Artist Rachel MacFarlane says each painting is a rebuilt memory from landscape sites visited
Barrie’s downtown art gallery is hoping to have a little something for everyone this winter.
The winter cycle of exhibitions at the MacLaren Art Centre, which opens to the public on Saturday from 2-4 p.m., will include two exhibitions from the permanent collection, and two others featuring the work of contemporary artists Rachel MacFarlane and Francisco-Fernando Granados.
MacFarlane’s exhibit, titled Broken Images, Where the Sun Beats, includes 19 paintings — all of which were created over the last year and a half and are related to research trips the artist took to New Orleans, Arizona and Newfoundland.
“I went out on these excursions… and it was always my intention to go to these sites and then come back to the studio and build models that would try to rebuild the memories of the places I visited,” she said.
Each painting is a rebuilt memory from one of the landscape sites that she had visited.
“COVID made that extra layer of being really removed from visiting any of these landscape sites and (it became) really insular. The process of rebuilding landscapes from afar or from an urban space, because I live in New York, the meaning really built a little bit more,” MacFarlane said.
In the studio, MacFarlane said she typically works with collage paper and creates postcard-sized boxes to start, as well focusing on lighting and trying to replicate the particular time of day, weather, cloud formations, et cetera, that she experienced while at the site.
“(I want) to get back to a certain moment in the landscape. It’s not just about trying to get a likeness of the place, but also a feeling of a moment in the landscape,” MacFarlane said.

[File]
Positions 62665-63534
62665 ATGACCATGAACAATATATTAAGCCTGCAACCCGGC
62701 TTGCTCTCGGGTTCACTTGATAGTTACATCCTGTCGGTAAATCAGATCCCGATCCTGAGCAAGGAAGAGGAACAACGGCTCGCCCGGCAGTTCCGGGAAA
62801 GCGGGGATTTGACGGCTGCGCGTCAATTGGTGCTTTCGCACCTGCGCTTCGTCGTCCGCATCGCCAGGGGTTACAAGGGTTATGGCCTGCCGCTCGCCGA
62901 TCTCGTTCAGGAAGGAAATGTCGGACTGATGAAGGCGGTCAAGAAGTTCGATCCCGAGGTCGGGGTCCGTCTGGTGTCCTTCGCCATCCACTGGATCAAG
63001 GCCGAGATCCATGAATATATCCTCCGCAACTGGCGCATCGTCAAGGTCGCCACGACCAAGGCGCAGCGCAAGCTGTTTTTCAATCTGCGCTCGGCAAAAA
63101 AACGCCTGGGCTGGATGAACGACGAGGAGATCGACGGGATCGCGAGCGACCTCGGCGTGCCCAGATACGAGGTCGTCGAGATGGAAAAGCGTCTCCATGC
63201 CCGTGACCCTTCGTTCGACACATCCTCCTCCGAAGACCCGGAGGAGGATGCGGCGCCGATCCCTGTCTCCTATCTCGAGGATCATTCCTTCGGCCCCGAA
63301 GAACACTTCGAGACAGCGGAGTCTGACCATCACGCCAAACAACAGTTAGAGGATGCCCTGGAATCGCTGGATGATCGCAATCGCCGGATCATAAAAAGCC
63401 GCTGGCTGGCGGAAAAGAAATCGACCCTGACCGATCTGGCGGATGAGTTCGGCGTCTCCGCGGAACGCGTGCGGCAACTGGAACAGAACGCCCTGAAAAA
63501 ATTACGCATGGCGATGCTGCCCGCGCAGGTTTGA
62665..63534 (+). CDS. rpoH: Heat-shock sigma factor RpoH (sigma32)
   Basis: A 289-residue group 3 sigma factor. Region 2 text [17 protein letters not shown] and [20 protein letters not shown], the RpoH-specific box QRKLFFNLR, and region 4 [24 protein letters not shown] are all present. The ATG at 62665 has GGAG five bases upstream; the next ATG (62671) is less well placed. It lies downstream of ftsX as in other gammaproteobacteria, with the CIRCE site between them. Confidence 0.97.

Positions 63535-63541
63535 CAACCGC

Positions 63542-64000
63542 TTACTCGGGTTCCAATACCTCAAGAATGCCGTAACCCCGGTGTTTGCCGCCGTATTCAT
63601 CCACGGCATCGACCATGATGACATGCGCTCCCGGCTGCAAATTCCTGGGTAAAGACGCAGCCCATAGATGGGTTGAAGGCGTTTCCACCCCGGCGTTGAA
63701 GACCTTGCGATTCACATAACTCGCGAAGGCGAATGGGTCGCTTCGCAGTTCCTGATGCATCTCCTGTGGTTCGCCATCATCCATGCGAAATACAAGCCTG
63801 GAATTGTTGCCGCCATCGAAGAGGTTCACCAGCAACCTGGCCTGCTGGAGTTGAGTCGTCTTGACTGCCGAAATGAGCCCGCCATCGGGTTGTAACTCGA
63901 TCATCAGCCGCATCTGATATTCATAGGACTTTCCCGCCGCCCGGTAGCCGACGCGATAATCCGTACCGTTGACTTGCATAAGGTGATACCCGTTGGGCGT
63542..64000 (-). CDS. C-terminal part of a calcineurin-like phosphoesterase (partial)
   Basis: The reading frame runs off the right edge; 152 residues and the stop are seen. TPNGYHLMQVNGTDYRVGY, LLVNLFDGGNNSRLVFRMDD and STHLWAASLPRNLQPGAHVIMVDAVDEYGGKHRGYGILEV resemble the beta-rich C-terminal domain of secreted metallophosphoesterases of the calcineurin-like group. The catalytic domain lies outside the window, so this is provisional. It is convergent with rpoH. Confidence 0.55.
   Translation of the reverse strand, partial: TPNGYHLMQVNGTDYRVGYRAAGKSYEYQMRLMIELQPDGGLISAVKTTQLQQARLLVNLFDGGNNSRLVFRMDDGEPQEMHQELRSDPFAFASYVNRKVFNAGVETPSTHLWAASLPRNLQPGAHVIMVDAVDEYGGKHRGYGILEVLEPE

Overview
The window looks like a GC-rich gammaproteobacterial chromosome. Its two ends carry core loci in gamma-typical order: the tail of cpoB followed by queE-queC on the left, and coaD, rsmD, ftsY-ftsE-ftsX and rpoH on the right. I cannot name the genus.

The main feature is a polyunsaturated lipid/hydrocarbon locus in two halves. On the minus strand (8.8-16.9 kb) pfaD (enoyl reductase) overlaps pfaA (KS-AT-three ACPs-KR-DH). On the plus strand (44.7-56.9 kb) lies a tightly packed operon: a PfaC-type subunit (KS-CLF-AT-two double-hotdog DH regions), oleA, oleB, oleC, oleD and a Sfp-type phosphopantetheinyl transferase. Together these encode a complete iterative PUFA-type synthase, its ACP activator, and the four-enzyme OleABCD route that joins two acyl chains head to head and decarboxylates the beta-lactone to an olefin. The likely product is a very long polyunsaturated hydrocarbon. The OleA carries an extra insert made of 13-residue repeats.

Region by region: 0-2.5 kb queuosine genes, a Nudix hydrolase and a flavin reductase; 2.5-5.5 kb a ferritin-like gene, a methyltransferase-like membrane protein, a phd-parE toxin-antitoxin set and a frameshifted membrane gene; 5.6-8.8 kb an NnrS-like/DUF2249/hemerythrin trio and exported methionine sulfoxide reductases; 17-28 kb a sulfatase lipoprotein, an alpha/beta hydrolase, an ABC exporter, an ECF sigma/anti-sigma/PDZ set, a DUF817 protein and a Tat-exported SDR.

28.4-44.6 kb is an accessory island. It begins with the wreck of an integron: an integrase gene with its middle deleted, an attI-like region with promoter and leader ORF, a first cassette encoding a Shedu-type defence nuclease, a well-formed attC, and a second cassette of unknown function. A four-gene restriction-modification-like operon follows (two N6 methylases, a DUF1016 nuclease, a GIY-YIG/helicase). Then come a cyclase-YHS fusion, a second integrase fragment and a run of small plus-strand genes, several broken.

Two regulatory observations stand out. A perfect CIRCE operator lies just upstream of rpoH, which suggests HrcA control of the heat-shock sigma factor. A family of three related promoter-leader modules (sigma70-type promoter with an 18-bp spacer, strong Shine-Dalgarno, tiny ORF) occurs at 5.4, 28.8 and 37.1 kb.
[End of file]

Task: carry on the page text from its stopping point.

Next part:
Friday was the first time MacFarlane saw all the pieces together and lit, noting it was great to see them all back together again.
“My studio is pretty small and to bring them all out again and talk to one another… and to see what it’s like to bring divergent spaces together (is great). They’re all about really different landscapes and that’s a more contemporary experience,” she said.
“I was so worried it might not work, but I hope that it does.”
Also featured in the winter exhibits is Anchor Point and is a yearlong community-based curatorial project featuring work from the permanent collection.
The evolving exhibition series will “reveal insights into the MacLaren’s permanent collection and bring a broad range of contemporary and community voices into dialogue with historical and contemporary art and traditional collecting practices.”
Granados’ Wind Rose is the first exhibition in the Anchor Point series. A wind rose is a tool used to navigate the many directions and intensities of the wind at a particular location on a map and is used to map the way forward within a changing and unpredictable environment.
The evolving exhibit is definitely a different direction for a gallery to take, but they are excited to see it come to fruition, according to the gallery’s executive director, Lisa Daniels.
“We built new walls to create new space for different works and different voices to be welcomed into the gallery, and we will see over the course of the year how that (comes about),” Daniels said.
Visitors will have the opportunity to watch the exhibition evolve as the community “considers, selects and debates” its choices together. They’re also invited to offer opinions on the strengths and the weaknesses of the permanent collection as gallery officials map their way forward.
The MacLaren Art Centre is located at 37 Mulcaster St., across from Barrie City Hall.